ICANN (Internet Corporation for Assigned Names and Numbers) recently voted and subsequently agreed that companies can create new Top Level Domains for their websites. Similar to most changes and innovations on the Web, this has sent ripples through the digital marketing world already, enflaming imaginations as to what this may mean in terms of Search Engine Optimisation possibilities. However, before we all get too excited, it is important to consider a few very important factors.
Obviously it would be very cool indeed to own yourbusinessname.success as opposed to the normal .com, .co.uk or other regional variation TLDs. Unfortunately with this new innovation comes quite a hefty price. Early indications suggest that the application process for a new TLD will cost around $185,000, which is certainly a steep price to pay in anyone’s opinion.
According to Sean, of SEO Philippines, such a price tag will undoubtedly not sit will with the CEOs of all but the largest international brands (so expect to see your favourite soft-drink/chocolate/car manufacturer producers adopt new TLDs soon!). On the off-chance that you have a spare $185,000 sitting in your bank account and wish to apply for a new TLD you might be interested in what SEO benefits you might receive for your investment. Although we cannot be 100% sure, it seems that there will be little or no benefit at all.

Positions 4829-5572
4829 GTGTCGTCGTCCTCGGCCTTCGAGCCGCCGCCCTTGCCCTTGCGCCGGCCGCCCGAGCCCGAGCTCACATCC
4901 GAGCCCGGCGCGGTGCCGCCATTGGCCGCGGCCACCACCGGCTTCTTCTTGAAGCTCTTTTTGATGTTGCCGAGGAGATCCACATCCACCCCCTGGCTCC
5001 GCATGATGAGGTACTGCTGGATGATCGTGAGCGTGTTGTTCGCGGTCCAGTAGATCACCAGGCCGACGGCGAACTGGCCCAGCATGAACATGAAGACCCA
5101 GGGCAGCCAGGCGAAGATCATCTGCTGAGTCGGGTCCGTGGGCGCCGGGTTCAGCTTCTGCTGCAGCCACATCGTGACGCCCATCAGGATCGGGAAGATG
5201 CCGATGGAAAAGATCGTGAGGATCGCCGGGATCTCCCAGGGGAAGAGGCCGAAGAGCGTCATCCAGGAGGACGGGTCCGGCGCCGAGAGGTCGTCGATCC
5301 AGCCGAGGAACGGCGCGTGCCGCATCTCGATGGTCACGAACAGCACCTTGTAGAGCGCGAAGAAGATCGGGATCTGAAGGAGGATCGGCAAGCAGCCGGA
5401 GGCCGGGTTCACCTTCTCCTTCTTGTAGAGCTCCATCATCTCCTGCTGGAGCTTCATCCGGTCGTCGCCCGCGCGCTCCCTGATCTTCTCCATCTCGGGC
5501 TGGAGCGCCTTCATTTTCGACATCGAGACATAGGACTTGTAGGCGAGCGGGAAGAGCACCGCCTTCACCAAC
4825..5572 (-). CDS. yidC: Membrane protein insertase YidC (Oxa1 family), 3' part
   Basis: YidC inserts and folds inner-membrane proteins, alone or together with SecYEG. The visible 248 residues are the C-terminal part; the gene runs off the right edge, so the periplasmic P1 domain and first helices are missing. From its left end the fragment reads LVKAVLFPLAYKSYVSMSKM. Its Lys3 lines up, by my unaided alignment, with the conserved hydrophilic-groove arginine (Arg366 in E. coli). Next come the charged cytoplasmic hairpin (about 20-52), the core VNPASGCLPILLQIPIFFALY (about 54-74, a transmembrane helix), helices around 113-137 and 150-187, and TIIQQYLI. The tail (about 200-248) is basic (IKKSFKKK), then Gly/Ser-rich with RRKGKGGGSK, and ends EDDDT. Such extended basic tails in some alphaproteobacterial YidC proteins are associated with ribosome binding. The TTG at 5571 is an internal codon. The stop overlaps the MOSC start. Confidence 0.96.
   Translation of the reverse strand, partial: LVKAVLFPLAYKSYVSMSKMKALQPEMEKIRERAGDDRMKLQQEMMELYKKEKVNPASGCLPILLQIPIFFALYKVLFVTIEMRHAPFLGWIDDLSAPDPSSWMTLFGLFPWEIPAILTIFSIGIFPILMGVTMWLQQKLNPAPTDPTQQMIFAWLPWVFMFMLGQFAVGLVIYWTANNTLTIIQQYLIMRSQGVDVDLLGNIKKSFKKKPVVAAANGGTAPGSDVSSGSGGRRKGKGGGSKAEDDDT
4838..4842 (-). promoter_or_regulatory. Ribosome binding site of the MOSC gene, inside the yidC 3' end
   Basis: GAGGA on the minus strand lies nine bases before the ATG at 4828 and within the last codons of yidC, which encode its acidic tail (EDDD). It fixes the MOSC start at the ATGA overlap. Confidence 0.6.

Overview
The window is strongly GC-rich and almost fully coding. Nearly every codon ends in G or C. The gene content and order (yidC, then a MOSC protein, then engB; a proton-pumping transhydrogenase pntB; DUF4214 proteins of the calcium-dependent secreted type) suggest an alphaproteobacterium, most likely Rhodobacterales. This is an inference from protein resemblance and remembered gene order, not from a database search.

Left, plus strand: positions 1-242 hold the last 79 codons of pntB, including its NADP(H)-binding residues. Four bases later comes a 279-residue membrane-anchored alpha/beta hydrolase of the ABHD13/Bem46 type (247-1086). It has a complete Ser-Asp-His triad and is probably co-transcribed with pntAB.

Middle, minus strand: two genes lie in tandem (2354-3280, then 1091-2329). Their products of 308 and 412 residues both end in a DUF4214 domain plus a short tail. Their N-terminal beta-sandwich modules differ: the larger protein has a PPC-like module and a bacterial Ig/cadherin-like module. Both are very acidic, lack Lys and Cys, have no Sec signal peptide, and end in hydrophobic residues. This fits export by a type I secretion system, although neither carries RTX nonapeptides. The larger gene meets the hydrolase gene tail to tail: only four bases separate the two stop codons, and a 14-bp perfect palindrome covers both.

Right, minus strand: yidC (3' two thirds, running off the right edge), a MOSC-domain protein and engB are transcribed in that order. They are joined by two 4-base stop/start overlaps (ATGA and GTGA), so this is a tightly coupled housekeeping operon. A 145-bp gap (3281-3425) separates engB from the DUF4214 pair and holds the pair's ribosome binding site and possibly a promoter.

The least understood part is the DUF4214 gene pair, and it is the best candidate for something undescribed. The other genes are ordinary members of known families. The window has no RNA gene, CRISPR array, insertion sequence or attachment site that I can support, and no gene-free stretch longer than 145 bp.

We all know that Google look for relevancy above the vast majority of factors when indexing sites, but it seems incredibly doubtful that having your keyword as your TLD will mean that you rank highly for that keyword. If there is one thing we all have learnt from the recent Panda/Farmer updates, its that you cannot buy your way to the top with underhand tactics, so before all the regular wailing and gnashing of teeth begins; the SEO game has not changed!
Whilst it is beneficial to have your keyword as part of your domain name, e.g. davesweedkillerspray.com, it seems there will be little or no SEO benefit in purchasing davesweedkillerspray.weedkiller.
I come to this conclusion purely because what would stop a quick-off-the-mark marketer in buying up some brand/trademark TLDs and ranking above them for a less relevant website? Google doesn’t allow that now and the advent of new TLDs is extremely unlikely to change this in the future.
So before you make that application to ICANN, remember that the purchase of the new TLDs may look cool and be a good branding tool, but don’t expect it to help you in the rankings at all, because it is very doubtful that it will
Peter Ridgard is an SEO Specialist for Bluesky Interactive, providing digital marketing solutions to the automotive industry.